Ironflame – Blood Red Victory


Ironflame‘s third release finds the Ohio-based quintet blending aspects of traditional heavy metal and power metal with more energy and speed behind the drums than one might expect from those styles. The guitar solos (which come a bit too infrequently for my taste) are solid as well, with clear tone and fun noodling. The riffs are sharp and hooky, with enough variety in the main ones deployed for each track to help them stand fairly distinct from each other, while the band keeps the songs tightly in line in terms of tone, tempo, and mood.

Lyrically, things are much less laudable. There’s more than a hint of cynical pandering, tending towards generic power metal dressings (magic, legends, warriors, “ancient mysteries,” etc.), without giving those inclusions enough personality or detail to be more than ornamentation. With some of the more established power/fantasy metal groups, such as Rhapsody of Fire, the songs have a clear sense of the songwriter getting to indulge their desires to tap into a larger mythology. Here, the mentions of spells and secrets here feel more like sparse set-dressing, with little to suggest that there’s a full world to which the line-fillers belong.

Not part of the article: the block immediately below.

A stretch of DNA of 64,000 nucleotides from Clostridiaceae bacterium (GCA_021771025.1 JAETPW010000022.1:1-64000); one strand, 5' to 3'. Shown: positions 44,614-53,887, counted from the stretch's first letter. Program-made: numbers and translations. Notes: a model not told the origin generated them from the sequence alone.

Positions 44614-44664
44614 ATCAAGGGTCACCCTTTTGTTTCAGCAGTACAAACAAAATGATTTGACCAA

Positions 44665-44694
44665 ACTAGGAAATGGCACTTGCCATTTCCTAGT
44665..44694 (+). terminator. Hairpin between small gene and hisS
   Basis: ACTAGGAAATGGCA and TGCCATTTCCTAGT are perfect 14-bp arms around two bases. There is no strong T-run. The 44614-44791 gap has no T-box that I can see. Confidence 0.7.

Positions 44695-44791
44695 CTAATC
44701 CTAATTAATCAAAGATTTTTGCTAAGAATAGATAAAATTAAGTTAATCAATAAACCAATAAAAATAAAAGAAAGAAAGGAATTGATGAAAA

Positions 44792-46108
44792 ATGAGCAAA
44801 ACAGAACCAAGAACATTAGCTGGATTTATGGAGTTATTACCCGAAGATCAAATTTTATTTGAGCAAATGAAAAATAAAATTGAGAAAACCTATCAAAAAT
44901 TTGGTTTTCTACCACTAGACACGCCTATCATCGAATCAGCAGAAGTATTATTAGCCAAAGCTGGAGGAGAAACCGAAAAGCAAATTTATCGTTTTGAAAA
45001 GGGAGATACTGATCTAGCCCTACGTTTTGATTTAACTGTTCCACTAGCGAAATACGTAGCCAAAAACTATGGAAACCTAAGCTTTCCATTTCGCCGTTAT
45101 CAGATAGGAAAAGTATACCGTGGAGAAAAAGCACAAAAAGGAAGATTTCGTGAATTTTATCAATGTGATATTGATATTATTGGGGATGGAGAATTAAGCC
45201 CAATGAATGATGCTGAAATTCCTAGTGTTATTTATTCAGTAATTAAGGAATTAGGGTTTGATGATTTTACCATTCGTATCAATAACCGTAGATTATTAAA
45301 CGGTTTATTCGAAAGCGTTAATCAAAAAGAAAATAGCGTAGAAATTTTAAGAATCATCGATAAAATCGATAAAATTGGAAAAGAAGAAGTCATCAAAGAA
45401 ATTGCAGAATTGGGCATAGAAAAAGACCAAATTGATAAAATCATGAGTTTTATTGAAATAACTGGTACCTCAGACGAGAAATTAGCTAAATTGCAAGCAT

As the album’s title suggests, battles are a prominent theme in the lyrics. The early songs in particular have an unfortunately reactionary air to them, with lines like “Invaders from unfriendly shores,” “Send them back from whence they came,” and “Fighting back the bastards who detest our way of life.” Arguably, that can be chalked up to the songs being about warriors and battles (and little else), and it does drain away as the album continues, but it still leaves a weird taste, particularly that early in the album’s sequencing.

Unfortunately, without much content of more interesting nature, the faults stand out all the more glaringly. Even at just forty minutes (in vinyl and cassette forms; the CD cut adds two songs for an extra ten minutes), things are dragging even before the last song arrives. Admittedly, that’s due to the redundancy of the songs, with their lack of individual or album-wide development, not to unskilled performances. Thrown on in the background, I’d imagine it does a fair job as mood-setter for a D&D session. But if you’re looking for some modern power metal that can hold up to actual focus, you’ll probably want to keep looking.